Mortgage Mis-Selling in Cyprus
Numerous claims brought by UK victims of alleged property and mortgage mis-selling in cyprus have been settled.
Thousands of British investors, who purchased flats and villas in Cyprus before the financial crash, have brought mis-selling cases against Alpha Bank Cyprus and more than 20 Cypriot property developers, agents and lawyers.
They say they were advised to buy property with Swiss franc mortgages because of their low and supposedly stable interest rates.
However, following the collapse of the Cypriot property market, property values plummeted and repayments rocketed when the franc soared, leaving investors with “unsaleable and unlettable” properties, large loan obligations and huge negative equity, their lawyers claim.
Victims say they were also subject to heavy sales tactics and received no advice about the risk of interest rates increasing.
The case was due to be heard this week in the High Court in London but early settlement was reached on 6 June.
Duncan McNair, a lawyer at Cubism Law in London, who is instructed by around 100 UK victims, said the settlement could “significantly alter the landscape for all victims”.
He said: “We have been battling hard to ensure justice for victims of unconscionable conduct by Cypriot banks, developers, their sales agents and lawyers. This settlement of an early batch of claims on terms acceptable to victims helps us build on the position we have achieved to date for our clients.
“The Cypriot banks are concerned to avoid adverse findings (for them) that the English courts should have jurisdiction to hear claims of mis-selling of properties and loans. They have argued that the claims should be heard in Cyprus, where regrettably the Court system is characterised by delay, uncertainty and a good deal of unreliability.”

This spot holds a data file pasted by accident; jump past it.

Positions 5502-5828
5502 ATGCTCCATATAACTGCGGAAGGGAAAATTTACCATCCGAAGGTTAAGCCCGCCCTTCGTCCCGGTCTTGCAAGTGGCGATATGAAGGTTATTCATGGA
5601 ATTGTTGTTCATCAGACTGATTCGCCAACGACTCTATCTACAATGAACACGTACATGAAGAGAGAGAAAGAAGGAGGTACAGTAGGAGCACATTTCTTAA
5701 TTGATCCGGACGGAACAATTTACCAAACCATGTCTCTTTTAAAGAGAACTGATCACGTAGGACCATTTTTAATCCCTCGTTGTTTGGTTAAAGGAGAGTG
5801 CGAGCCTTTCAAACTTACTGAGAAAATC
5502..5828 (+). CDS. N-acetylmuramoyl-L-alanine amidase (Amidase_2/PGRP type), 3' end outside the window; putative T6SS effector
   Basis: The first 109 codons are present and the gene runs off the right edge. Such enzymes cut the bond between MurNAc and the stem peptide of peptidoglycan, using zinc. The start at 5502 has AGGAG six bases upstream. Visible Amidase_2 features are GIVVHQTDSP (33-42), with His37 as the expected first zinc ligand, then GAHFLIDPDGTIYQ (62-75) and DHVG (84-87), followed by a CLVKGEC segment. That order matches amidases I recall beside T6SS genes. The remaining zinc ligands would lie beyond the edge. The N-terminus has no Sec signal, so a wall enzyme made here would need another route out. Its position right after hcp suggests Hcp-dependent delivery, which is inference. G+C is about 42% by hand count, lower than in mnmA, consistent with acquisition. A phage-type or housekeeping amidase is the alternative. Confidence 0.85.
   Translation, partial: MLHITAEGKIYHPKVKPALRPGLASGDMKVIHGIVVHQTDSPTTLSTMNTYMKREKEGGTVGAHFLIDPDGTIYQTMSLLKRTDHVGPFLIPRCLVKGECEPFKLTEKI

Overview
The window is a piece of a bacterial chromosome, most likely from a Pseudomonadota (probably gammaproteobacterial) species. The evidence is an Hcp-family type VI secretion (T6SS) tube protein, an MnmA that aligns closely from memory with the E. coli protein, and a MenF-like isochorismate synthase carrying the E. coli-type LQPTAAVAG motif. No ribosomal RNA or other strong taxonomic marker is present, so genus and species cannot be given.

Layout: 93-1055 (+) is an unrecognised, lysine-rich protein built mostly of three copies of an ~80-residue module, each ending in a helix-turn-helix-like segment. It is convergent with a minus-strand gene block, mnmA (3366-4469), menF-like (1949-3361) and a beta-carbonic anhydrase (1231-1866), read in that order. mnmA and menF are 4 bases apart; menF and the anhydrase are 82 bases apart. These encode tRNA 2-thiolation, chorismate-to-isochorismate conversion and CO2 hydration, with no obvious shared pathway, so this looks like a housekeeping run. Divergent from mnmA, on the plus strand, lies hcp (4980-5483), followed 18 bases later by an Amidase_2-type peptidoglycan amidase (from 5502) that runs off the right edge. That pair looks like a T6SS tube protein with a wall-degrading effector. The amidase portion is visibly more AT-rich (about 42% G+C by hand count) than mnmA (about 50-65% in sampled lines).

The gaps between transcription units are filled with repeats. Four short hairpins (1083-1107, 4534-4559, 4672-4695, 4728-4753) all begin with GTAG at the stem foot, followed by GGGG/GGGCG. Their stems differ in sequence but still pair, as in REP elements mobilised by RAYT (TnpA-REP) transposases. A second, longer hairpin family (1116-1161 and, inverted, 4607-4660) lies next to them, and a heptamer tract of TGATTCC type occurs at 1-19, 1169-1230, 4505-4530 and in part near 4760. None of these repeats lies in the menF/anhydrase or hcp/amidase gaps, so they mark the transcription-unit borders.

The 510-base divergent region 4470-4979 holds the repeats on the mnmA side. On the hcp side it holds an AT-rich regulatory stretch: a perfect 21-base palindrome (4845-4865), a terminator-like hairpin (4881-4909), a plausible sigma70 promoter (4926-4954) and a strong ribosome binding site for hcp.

McNair, whose firm has been able to engage various Cypriot banks in settlement negotiations, said it is essential victims issue proceedings in England promptly to prevent them from being sued first in Cyprus by the banks.
Offering advice to other potential mis-selling victims, McNair said: “Act fast to instruct specialist solicitors familiar with both the English and Cypriot legal systems, who have experience of formulating the correct claims and of dealing with these defendants and who will be taken seriously by them.
“Beware unqualified claims handlers whose terms of engagement are obscure and whose interests in the matter can be unclear. Beware also ‘offers’ from banks which never in fact materialise. Above all, don’t delay: numerous victims of non-performing loans are being sued in Cyprus, and judgments obtained there can be, and are, vigorously enforced by banks against victims’ UK assets.”
“It can often be helpful to build groups of claimants, to pool information, to present a united stand and to operate at a fraction of the cost. But cases differ and thought must always be given to this approach: occasionally victims may best be advised that their claims should be issued individually”.
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